Well, yeah, actually I write all the songs. What I’ll do is that it’ll all be on guitar, and I write everything out on guitar and then I’ll record demos. I have a little studio at the house with a drum machine, bass and everything all together. Everything except for the vocals. I’ll get the entire album together so I can listen to the whole album before we even take the next step, because I think it’s important to have an entire album. You know what I mean? To have it be a complete thought and not just a bunch of songs kind of thrown together; one really good song and a bunch of filler, that kind of thing. So that’s all we’re trying to do, make albums. So at that point I’ll go ahead and give the stuff to the guys; the drums are like a basic structure that I’ll come with and I’ll let Chris kind of go off and do his own thing on that and let DJ do his thing on the bass. We go through a lot of . . . we like to rehearse the songs a lot before we go in so we can just go in and record them and not have it be where you’re writing in the studio and, you know, still kind of figuring out the ins and outs of the songs. I like to play them live as much as possible, and I think that has a lot to do with the first album of a band usually being some of their best stuff. Some of the material they’ve played the longest they’ve had a chance to kind of mold the sound of these songs. A lot of times a band will get popular, and by the time the second record comes around, they got to jump back into the studio and that’s where a lot of the sophomore curse comes from. So usually when we go into the studio, most of the stuff we do is maybe 2 or 3 takes; some of them are 1 take. We don’t do any filler and shit. No triggers that we record to tape; guitar, bass, drums, all to tape. We bump it into ProTools and I’ll do one extra guitar track and do vocals and that’s it. You know, there’s no crazy trickery or . . . we like to have this real raw sound. I mean, what you hear is the band, you know?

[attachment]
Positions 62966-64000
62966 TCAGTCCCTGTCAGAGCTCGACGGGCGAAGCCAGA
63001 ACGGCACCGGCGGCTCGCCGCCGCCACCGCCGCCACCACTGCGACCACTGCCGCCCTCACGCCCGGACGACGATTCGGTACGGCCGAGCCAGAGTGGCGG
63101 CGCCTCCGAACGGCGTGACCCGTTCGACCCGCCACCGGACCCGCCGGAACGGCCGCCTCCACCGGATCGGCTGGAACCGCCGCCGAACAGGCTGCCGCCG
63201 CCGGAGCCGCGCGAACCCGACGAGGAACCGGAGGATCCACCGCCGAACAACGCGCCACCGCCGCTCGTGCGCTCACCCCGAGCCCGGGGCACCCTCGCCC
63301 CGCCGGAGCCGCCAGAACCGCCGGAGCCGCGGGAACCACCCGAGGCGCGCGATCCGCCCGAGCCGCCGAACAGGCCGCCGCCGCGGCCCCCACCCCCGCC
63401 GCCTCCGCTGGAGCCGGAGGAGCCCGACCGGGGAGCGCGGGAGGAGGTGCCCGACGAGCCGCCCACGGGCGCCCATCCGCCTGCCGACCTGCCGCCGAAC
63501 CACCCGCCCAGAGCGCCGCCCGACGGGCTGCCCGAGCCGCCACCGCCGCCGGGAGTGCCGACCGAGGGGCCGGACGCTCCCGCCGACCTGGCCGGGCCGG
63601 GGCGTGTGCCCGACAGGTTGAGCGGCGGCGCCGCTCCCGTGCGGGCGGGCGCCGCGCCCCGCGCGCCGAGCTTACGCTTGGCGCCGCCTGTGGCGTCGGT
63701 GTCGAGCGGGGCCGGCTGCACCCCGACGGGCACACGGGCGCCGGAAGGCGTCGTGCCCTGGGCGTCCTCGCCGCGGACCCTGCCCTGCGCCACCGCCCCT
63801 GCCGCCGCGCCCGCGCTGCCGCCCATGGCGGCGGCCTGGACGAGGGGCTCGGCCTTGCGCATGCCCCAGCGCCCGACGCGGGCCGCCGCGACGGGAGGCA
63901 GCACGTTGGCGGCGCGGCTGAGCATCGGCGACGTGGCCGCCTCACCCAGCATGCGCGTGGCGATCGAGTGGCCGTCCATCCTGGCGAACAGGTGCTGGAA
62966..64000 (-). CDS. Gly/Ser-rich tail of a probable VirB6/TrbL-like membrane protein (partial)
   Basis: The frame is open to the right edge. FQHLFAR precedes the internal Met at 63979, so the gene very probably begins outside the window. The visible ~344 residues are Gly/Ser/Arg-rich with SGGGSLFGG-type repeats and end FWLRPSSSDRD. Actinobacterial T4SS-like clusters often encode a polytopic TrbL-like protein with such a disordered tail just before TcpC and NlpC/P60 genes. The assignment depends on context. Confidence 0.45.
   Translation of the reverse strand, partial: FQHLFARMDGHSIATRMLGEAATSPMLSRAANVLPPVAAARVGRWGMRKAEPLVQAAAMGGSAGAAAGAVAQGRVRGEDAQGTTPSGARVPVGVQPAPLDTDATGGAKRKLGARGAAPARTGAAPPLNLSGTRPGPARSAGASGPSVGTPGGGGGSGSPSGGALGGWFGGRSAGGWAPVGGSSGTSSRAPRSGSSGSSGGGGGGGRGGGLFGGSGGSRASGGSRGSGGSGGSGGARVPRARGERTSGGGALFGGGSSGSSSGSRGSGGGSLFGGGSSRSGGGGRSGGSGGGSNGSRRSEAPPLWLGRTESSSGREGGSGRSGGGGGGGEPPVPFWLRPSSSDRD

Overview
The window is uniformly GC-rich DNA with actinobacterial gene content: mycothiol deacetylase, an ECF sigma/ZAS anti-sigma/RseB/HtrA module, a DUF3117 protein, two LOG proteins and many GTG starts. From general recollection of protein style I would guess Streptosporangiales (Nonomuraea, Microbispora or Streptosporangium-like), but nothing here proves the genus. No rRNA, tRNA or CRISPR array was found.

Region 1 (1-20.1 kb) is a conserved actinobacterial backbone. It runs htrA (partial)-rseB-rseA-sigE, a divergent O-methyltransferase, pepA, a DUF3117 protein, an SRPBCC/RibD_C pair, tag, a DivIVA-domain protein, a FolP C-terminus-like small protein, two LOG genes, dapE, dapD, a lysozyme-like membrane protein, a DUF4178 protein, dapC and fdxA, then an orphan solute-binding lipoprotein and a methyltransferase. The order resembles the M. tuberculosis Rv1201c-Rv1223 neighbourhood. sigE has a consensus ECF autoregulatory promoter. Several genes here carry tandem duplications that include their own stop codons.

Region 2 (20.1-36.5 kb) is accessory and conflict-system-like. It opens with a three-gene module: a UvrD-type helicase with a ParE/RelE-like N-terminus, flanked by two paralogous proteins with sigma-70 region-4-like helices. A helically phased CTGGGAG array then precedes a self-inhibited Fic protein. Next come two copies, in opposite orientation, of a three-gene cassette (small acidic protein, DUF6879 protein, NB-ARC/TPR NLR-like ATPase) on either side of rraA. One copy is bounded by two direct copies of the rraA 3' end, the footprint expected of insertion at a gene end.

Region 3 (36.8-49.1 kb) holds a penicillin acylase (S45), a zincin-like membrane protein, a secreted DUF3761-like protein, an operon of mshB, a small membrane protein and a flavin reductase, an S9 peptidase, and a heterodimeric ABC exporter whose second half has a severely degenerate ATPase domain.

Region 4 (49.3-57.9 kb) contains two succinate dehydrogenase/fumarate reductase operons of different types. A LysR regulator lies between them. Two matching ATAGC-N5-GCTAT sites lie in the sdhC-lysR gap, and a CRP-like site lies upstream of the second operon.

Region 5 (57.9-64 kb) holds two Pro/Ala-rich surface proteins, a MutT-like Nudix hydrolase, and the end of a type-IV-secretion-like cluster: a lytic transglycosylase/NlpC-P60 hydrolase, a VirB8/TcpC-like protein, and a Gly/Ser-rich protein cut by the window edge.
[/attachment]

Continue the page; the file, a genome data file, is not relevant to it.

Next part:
Speaking of you saying making a complete album, the new album is a concept album of sorts. Can you want to tell us a little bit about the concept and how that came together for you?

Well actually I started working on this when the first album came out. When Carnage came out, I originally had the idea to do the album about Ares. So all the songs are either about Ares or they’re about his offspring or battles. So what the original concept is about, the press thing that went out was very vague. I think it said something about settling conflicts or something like that. [Laughter] That was an Email I sent to Southern Lord one day, and they used it. [Laughter]